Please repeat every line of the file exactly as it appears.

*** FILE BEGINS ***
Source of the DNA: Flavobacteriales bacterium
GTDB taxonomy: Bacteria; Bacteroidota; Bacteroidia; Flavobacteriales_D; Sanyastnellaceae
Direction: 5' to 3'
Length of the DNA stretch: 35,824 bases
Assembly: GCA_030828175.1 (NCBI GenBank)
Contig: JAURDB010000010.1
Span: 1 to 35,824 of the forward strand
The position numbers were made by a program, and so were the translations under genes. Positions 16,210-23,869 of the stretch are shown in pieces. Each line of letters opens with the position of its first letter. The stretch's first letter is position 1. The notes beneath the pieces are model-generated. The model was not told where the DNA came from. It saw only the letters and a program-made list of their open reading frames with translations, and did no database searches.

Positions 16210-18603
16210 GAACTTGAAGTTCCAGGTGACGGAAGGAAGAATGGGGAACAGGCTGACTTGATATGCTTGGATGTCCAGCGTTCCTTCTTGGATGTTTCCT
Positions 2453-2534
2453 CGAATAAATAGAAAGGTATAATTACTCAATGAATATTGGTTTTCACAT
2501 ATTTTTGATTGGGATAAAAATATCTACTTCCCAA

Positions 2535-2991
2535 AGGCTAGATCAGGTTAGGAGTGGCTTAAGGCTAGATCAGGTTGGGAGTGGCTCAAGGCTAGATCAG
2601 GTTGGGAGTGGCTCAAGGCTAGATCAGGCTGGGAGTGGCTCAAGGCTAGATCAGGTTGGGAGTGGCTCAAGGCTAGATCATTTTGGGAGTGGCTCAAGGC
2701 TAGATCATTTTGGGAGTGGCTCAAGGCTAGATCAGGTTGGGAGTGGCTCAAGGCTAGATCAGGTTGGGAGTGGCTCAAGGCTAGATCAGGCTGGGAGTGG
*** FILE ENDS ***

Source of the DNA: Flavobacteriales bacterium
GTDB taxonomy: Bacteria; Bacteroidota; Bacteroidia; Flavobacteriales_D; Sanyastnellaceae
Direction: 5' to 3'
Length of the DNA stretch: 35,824 bases
Assembly: GCA_030828175.1 (NCBI GenBank)
Contig: JAURDB010000010.1
Span: 1 to 35,824 of the forward strand
The position numbers were made by a program, and so were the translations under genes. Positions 16,210-23,869 of the stretch are shown in pieces. Each line of letters opens with the position of its first letter. The stretch's first letter is position 1. The notes beneath the pieces are model-generated. The model was not told where the DNA came from. It saw only the letters and a program-made list of their open reading frames with translations, and did no database searches.

Positions 16210-18603
16210 GAACTTGAAGTTCCAGGTGACGGAAGGAAGAATGGGGAACAGGCTGACTTGATATGCTTGGATGTCCAGCGTTCCTTCTTGGATGTTTCCT
Positions 2453-2534
2453 CGAATAAATAGAAAGGTATAATTACTCAATGAATATTGGTTTTCACAT
2501 ATTTTTGATTGGGATAAAAATATCTACTTCCCAA

Positions 2535-2991
2535 AGGCTAGATCAGGTTAGGAGTGGCTTAAGGCTAGATCAGGTTGGGAGTGGCTCAAGGCTAGATCAG
2601 GTTGGGAGTGGCTCAAGGCTAGATCAGGCTGGGAGTGGCTCAAGGCTAGATCAGGTTGGGAGTGGCTCAAGGCTAGATCATTTTGGGAGTGGCTCAAGGC
2701 TAGATCATTTTGGGAGTGGCTCAAGGCTAGATCAGGTTGGGAGTGGCTCAAGGCTAGATCAGGTTGGGAGTGGCTCAAGGCTAGATCAGGCTGGGAGTGG